Former Disney CEO Michael Eisner Thought Star Wars: The Rise of Skywalker Was Emotionless

The reviews for Star Wars: The Rise of Skywalker have been, to put it mildly, mixed. The ninth and final installment in the "Skywalker Saga" brought in $177 million in its opening weekend at the box office and is already up to $774 million worldwide, but its Rotten Tomatoes score sits at 54% ("Rotten") and it saw a 59% drop at the box office in its second weekend. Former Disney CEO Michael Eisner gave his two cents on the film via Twitter on Tuesday, calling the movie "somewhat emotionless" before praising Jon Faverau's work on the hit Disney Plus series, The Mandalorian.

Eisner then gave his thoughts specifically on Daisy Ridley's performance as Rey.

"Daisy Ridley played Rey throughout the film with one expression: awe/fear until the very end of the film when she reveals her name," Eisner wrote. "That's what I meant by a film that somewhat lacked emotion.

"In my previous comment I didn't mean to suggest that #DaisyRidley acted poorly," he added. "On the contrary, she was excellent. The choice of attitude for Rey was intended and seems to fall on the philosophy of the character."

Eisner began his role as CEO of The Walt Disney Company in 1984 and held the position until he voluntarily resigned in 2005. Bob Iger took over the position after Eisner's departure, and during his tenure Disney purchased Lucasfilm for a whopping $4 billion. Since then Disney has produced five Star Wars films to varying degrees of financial and critical success.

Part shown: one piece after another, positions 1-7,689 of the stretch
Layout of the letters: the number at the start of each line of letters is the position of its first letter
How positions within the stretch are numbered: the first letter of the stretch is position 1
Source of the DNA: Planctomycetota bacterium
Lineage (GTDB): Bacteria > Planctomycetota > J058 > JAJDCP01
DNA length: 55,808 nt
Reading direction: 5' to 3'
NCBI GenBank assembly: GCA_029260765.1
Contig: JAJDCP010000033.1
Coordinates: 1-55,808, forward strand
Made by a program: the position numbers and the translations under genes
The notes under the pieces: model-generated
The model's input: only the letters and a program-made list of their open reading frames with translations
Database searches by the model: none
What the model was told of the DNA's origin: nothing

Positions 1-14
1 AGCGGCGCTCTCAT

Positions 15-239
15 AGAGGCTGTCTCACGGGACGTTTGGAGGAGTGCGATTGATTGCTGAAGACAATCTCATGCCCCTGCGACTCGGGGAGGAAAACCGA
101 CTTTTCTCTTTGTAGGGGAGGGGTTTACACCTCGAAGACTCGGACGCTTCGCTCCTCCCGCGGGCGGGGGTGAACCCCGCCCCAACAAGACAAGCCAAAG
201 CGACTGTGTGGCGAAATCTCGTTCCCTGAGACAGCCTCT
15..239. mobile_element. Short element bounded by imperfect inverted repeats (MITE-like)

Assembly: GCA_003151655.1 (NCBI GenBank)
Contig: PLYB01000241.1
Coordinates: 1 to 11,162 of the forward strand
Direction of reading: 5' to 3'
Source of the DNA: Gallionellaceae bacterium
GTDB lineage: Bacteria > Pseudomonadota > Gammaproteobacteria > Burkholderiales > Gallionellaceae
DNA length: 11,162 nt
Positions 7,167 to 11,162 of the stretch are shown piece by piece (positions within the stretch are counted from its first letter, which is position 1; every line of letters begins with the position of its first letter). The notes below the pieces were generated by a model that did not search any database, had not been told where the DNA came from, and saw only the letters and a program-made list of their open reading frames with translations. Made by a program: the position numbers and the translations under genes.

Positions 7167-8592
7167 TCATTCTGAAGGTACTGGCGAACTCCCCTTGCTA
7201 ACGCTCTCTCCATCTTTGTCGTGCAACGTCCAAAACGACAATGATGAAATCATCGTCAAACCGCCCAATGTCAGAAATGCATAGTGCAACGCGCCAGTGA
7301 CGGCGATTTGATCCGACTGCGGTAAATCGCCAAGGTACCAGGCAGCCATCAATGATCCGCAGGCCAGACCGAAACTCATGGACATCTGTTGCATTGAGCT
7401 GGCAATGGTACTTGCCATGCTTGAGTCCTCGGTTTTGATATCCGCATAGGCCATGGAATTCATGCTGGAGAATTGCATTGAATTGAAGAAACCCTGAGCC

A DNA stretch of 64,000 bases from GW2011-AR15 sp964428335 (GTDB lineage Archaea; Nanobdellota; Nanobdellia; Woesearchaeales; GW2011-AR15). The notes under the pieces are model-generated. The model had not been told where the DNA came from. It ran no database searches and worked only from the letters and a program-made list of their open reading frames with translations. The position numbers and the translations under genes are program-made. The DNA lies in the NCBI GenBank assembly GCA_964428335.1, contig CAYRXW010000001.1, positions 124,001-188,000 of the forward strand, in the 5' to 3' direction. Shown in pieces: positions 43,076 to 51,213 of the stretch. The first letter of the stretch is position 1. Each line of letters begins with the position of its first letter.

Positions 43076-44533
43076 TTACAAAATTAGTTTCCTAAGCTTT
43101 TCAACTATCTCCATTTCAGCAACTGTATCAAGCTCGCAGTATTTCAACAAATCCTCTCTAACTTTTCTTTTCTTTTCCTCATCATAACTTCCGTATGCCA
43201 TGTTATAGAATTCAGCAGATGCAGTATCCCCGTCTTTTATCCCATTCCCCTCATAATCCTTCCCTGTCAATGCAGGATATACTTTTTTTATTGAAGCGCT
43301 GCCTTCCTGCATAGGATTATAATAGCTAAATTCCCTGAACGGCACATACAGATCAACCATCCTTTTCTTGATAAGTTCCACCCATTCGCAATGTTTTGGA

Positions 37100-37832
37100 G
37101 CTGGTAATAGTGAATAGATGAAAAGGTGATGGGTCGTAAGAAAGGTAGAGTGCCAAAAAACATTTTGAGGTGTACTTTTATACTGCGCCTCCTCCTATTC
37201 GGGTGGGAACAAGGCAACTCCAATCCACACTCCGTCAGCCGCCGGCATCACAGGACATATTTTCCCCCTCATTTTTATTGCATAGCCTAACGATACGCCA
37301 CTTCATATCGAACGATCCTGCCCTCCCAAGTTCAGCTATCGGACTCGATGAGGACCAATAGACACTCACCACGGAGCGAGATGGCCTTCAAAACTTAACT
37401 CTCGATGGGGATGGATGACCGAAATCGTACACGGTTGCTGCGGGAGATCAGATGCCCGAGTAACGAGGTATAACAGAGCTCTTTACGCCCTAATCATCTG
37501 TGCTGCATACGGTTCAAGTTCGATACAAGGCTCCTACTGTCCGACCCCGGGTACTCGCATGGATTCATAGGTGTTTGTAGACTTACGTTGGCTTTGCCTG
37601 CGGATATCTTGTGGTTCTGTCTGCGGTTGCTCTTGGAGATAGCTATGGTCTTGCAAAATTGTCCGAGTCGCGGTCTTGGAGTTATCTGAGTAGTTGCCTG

One of the more contentious aspects of the film was the decision to bring back Emperor Palpatine as the main villain. According to co-writer Chris Terrio, Lucasfilm president Kathleen Kennedy was responsible for that idea.

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"Kathy Kennedy and Michelle Rejwan had a clear plan for where they wanted things to end," Terrio said in a recent interview with AwardsDaily. "They had clear plans about certain narrative marks they wanted us to hit. They also gave us a lot of freedom within that. We knew that Rey and Ren were utterly key to this trilogy, but we also felt that there was no way that we were going to not find a path to redemption for Kylo Ren, the son of Han and Leia. We felt that right from the beginning, when [director/co-writer] J.J. [Abrams] established Kylo Ren in Episode VII, there was a war going on inside him and that he had been corrupted by something bigger than himself and had made bad choices along the way. J.J. and I felt we needed to find a way in which he could be redeemed, and that gets tricky at the end of Episode VIII because Snoke is gone."

Star Wars: The Rise of Skywalker is in theaters now.